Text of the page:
Currently, the DRDO AIP system is planned for the Kalvari class submarines. Submarines which boasts of advanced air-independent propulsion systems (AIP) can submerge for a longer periods of time. This will also potentially increase the operational range of these submarines. The MESMA system was originally offered by the French shipyard (DCNS) for the Kalvari Class. It is a closed-cycled steam turbine system that is essentially a modified version of their nuclear propulsion system with heat generated by ethanol and oxygen.
Although MESMA can provide higher output power than the other alternatives, its inherent efficiency is the lowest of the four AIP candidates, and its rate of oxygen consumption is correspondingly higher (Undersea Warfare Magazine). The DRDO AIP on the other hand is a fuel cell based system which is the latest generation of AIP systems.
The Kalvari has a modular architecture system which means that the length of the vessel can be extended by adding different mission modules. The DRDO AIP is one such module that is going to be added during the mid-life refit of the existing Kalvari fleet. By designing an Indian VLS module for the modernised Kalvari design for the future P75I and P76, there are numerous benefits that can be attained. This include the ability to retrofit any indigenous/foreign missile as well as the ability to add the same module to the existing Kalvari submarines to augment it further.
Drone launch systems can also be added to the existing Kalvari submarine as well as to the future projects as well. For example, L&T had already built a collection of autonomous underwater vehicles (Maya, Amogh and Adamya). These can already be tube launched from existing submarine torpedo tubes, but a recovery system still need to be retrofitted (like the drone recovery system on the SMX 3.0 SSK). These AUVs allow the submarine to standby offshore, while it takes recon operations of the coast or at a port of interest.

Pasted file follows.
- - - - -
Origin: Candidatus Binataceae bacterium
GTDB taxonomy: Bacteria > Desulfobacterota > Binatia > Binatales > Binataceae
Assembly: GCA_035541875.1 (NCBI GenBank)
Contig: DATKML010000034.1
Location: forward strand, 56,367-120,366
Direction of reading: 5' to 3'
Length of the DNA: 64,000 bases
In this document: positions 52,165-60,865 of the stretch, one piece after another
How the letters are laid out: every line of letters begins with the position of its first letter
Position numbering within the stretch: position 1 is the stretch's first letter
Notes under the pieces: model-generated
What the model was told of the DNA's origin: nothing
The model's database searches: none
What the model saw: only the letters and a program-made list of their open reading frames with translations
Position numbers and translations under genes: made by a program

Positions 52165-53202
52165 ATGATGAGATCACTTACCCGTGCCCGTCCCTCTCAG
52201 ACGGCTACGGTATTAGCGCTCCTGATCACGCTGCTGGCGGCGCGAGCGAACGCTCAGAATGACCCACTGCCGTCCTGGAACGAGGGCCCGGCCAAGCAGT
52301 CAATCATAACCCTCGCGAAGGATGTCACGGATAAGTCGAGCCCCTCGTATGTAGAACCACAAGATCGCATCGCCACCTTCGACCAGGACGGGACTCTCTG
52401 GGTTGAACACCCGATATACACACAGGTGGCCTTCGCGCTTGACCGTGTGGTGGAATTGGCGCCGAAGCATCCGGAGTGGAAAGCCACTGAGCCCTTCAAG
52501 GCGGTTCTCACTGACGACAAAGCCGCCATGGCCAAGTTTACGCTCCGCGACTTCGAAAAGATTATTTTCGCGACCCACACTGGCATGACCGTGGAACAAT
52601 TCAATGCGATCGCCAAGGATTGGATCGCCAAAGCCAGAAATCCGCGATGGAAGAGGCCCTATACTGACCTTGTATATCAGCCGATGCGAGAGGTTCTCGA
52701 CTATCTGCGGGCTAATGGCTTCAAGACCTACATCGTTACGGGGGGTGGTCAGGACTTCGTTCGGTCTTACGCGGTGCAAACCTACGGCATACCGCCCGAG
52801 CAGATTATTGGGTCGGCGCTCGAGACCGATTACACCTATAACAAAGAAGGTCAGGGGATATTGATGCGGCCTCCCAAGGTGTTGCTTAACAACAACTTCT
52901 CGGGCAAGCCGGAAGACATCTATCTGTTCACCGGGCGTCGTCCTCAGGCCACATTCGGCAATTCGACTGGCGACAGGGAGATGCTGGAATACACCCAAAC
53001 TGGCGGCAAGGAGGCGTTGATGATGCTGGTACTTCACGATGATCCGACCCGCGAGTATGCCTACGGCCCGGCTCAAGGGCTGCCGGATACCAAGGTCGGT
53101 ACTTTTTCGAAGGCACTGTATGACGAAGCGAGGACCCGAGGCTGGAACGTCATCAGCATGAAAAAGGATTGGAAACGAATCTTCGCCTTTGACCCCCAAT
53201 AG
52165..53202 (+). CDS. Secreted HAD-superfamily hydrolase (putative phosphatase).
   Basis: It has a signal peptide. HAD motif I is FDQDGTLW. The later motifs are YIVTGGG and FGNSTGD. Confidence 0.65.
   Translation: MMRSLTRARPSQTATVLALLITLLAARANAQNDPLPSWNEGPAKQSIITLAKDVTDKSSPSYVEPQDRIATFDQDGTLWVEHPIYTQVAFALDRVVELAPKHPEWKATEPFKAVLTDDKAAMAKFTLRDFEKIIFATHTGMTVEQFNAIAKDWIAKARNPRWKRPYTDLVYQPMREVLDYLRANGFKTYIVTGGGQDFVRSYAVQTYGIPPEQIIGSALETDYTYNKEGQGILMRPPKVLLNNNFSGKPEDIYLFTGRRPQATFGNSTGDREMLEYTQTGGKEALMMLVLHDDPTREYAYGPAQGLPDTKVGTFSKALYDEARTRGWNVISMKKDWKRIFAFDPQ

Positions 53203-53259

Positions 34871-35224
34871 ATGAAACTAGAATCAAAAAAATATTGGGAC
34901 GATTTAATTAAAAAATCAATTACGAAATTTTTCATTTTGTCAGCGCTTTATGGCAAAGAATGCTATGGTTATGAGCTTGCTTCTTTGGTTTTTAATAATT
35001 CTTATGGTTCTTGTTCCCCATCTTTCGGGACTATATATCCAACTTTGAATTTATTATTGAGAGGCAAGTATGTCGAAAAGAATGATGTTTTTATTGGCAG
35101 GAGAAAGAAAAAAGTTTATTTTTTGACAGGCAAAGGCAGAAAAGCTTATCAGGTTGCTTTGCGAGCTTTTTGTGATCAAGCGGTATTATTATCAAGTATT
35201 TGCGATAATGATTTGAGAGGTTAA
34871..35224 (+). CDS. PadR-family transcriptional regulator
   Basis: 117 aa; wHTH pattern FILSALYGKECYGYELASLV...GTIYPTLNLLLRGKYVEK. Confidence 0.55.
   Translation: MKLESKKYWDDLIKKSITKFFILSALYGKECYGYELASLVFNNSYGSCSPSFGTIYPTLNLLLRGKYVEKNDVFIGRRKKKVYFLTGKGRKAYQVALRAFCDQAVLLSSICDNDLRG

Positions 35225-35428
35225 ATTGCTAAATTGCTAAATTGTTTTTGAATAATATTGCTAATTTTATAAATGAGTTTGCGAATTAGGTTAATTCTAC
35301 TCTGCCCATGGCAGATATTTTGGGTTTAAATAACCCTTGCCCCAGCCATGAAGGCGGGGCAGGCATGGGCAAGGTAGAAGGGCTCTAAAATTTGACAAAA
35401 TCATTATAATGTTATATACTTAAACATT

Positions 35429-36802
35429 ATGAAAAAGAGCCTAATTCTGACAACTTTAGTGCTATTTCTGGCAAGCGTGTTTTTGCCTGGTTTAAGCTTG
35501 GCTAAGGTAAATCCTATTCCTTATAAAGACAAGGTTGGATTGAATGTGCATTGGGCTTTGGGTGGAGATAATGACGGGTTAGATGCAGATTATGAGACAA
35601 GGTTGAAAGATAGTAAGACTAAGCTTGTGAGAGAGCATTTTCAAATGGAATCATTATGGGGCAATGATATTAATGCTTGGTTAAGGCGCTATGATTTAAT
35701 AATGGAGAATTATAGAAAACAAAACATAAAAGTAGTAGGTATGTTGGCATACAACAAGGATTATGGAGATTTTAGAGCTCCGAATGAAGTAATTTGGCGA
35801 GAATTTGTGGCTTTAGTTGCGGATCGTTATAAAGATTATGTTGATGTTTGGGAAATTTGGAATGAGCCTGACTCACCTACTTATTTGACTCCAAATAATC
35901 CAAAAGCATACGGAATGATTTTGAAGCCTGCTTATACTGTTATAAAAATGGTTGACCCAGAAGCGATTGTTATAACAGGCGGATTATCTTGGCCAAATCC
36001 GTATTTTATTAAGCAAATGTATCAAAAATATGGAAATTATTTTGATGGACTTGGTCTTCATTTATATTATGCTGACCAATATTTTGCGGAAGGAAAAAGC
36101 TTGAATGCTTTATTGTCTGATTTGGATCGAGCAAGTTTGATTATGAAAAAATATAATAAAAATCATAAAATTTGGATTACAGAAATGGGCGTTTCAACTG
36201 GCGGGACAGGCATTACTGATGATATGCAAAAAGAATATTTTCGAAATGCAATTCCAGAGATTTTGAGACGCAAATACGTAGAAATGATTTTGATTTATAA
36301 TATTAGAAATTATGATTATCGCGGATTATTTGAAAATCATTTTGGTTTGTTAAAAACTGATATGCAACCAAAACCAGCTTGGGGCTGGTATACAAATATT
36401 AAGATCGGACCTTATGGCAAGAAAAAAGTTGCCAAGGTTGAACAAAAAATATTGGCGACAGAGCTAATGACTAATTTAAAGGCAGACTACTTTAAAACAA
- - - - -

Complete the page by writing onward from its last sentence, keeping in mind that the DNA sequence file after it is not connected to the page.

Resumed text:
Another retrofittable next generation technology that can be added into the entire SSK line-up is a digital optronic mast. The benefit of this system is that as compared to traditional periscopes, it allows the commander to have complete situational awareness wherever he is on the ship, without the need to be in the command centre. There is already an indigenous mast built by Tonbo Imaging by the name of Varuna. Varuna features a multi spectral, multi aperture constant staring array of visible light and advanced thermal cameras. An interesting feature of this mast is that it can generate a full-panoramic view in just 2 secs including the mast exposure time. This allows the submarine to get a good view of the surface within the shortest amount of time, thus limiting its exposure to enemy vessels.
These retrofittable systems will make the entire Project 75, 75I and 76 more homogenous in nature. Additional features (such as pump jet propulsion) can be added to these submarines in a phased manner that will make the project groups slightly distinct from each other. A continuous relationship with an innovative firm such as DCNS ensures that India will continue to get upgradable next generation technology that will cement its position as the premier submarine power in the Indian Ocean Region.